Knitting Factory Presents
Wayne The Train Hancock, Eugene Tyler Band, Emily Frembgen
Since his stunning debut, Thunderstorms and Neon Signs in 1995, Wayne 'The Train' Hancock has been the undisputed king of Juke Joint Swing--that alchemist's dream of honky-tonk, western swing, blues, Texas rockabilly and big band. You won't even notice that he doesn't have a drummer. And when Wayne steps on stage, he owns it.
Wayne makes music fit for any road house anywhere. With his unmistakable voice, The Train's reckless honky-tonk can move the dead. If you see him live (and he is ALWAYS touring), you'll surely work up some sweat stains on that snazzy Rayon shirt you're wearing. If you buy his records, you'll be rolling up your carpets, spreading sawdust on the hardwood, and dancing until the downstairs neighbors are banging their brooms on the ceiling. Call him a throwback if you want, Wayne just wants to ENTERTAIN you, and what's wrong with that?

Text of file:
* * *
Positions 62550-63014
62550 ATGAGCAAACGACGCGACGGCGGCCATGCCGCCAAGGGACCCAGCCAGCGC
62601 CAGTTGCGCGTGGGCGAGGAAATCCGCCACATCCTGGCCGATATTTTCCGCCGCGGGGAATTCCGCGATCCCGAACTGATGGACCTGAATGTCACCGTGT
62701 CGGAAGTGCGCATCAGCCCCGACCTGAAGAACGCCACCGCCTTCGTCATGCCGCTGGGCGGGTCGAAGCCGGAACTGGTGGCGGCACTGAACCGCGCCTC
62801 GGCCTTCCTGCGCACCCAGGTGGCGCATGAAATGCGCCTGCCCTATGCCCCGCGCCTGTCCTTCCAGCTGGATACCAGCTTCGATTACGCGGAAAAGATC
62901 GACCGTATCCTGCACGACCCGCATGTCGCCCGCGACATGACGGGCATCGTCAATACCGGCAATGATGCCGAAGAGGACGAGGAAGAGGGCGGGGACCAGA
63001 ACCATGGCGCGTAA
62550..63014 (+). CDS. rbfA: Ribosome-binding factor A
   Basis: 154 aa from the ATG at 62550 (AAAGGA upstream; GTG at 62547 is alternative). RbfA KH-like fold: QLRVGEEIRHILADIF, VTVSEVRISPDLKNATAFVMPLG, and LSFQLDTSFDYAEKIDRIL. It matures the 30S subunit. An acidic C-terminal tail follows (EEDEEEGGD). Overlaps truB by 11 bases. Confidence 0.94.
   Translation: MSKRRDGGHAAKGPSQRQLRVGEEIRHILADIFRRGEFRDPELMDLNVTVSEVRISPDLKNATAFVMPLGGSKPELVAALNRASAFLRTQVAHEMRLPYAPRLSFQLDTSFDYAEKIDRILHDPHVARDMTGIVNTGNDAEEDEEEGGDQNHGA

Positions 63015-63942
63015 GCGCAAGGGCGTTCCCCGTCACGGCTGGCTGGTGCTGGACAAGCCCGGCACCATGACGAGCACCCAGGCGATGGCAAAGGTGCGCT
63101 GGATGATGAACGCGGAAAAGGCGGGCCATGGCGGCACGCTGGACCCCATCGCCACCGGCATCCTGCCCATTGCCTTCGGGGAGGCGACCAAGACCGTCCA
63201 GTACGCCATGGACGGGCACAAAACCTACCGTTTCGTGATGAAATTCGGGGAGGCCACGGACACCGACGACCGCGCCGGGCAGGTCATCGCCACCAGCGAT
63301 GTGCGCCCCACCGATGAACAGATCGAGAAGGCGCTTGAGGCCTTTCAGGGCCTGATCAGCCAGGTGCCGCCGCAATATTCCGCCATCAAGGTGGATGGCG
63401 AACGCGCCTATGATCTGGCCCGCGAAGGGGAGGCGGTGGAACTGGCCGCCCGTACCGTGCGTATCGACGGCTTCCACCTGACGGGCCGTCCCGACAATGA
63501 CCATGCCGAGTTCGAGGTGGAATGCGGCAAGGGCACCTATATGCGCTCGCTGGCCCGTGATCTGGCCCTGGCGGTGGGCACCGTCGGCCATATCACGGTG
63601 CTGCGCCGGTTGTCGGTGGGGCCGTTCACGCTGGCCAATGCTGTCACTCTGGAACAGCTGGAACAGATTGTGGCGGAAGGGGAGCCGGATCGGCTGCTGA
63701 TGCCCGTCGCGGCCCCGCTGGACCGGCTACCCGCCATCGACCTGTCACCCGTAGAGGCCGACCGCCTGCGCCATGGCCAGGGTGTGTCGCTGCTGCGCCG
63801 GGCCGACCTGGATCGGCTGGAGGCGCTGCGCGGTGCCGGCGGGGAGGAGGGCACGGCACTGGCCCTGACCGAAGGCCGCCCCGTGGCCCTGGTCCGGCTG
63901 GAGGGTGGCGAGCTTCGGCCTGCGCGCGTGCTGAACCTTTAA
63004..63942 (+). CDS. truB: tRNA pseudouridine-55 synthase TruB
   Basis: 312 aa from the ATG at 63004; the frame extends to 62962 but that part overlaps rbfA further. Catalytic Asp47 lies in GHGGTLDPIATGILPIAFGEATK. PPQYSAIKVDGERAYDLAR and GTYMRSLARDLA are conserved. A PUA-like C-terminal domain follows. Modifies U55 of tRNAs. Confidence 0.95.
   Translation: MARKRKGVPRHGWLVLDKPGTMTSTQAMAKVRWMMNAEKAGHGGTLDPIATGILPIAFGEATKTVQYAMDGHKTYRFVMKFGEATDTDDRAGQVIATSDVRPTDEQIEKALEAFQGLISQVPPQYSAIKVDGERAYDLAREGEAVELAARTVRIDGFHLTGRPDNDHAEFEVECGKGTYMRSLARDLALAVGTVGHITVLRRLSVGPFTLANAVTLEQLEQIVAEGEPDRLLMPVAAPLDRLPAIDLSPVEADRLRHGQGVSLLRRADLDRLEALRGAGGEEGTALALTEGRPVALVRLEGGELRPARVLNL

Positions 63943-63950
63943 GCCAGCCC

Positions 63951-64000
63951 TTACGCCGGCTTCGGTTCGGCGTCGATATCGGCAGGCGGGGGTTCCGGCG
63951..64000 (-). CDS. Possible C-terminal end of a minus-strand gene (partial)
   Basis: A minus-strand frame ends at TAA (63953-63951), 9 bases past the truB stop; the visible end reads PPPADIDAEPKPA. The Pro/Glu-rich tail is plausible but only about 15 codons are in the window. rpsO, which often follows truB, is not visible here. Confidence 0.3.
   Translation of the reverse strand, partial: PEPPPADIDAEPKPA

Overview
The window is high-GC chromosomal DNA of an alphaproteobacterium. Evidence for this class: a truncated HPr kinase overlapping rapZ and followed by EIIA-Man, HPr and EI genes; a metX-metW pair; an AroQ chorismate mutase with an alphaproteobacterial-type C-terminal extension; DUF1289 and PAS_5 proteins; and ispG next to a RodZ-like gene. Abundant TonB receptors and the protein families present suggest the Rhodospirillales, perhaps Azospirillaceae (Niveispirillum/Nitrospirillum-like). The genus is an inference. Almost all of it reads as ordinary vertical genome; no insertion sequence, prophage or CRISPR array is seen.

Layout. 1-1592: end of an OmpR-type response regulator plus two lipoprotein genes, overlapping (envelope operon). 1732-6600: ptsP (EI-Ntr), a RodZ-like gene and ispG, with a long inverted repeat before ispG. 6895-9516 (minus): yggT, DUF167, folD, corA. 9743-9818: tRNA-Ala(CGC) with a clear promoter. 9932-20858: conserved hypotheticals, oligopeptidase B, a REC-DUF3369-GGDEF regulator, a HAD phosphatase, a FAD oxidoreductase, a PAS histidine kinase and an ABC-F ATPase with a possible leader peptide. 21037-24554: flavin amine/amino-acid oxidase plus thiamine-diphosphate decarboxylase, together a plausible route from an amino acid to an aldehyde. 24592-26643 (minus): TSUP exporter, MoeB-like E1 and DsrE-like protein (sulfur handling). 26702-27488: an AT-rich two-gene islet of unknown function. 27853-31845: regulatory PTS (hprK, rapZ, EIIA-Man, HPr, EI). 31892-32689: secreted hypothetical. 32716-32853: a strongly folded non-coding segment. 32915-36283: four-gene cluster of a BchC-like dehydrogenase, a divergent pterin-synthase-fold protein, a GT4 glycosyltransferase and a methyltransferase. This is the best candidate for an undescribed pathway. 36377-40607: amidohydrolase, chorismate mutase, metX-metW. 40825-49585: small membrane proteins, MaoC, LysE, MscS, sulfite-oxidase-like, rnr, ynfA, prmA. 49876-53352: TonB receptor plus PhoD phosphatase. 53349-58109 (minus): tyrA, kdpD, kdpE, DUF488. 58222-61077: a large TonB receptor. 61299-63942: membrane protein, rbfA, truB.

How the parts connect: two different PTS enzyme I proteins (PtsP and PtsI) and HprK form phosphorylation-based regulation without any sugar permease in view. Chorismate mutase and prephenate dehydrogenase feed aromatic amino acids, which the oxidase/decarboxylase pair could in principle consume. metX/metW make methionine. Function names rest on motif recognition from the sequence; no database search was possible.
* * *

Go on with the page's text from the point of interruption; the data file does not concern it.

Wayne's disdain for the slick swill that passes for real deal country is well known. Like he's fond of saying: "Man, I'm like a stab wound in the fabric of country music in Nashville. See that bloodstain slowly spreading? That's me."
Wayne factoid: Wayne is the only Bloodshot artist to have had their CD taken aboard a space shuttle flight (that we know of...)
Their newest album, “Thanks Cats”, was released in 2021. It’s the band’s third full-length and first live release, recorded at some of their very last shows of 2020. “It’s the most honest record we’ve ever made,” says singer/songwriter Eugene Gardner. “Most of our time is spent on the road, drinking in the sun and making music with friends, some new and some we’ve known forever. We’ve made a lot of memories at those shows and hopefully these songs make people feel like they’re right there with us.”
“To compare Emily Frembgen to other artists would be a disservice to her craft, but putting her in the same musical category of modern day artists like Kacey Musgraves or with legends like Neil Young, is most definitely deserved.” -Brooklyn Roads Magazine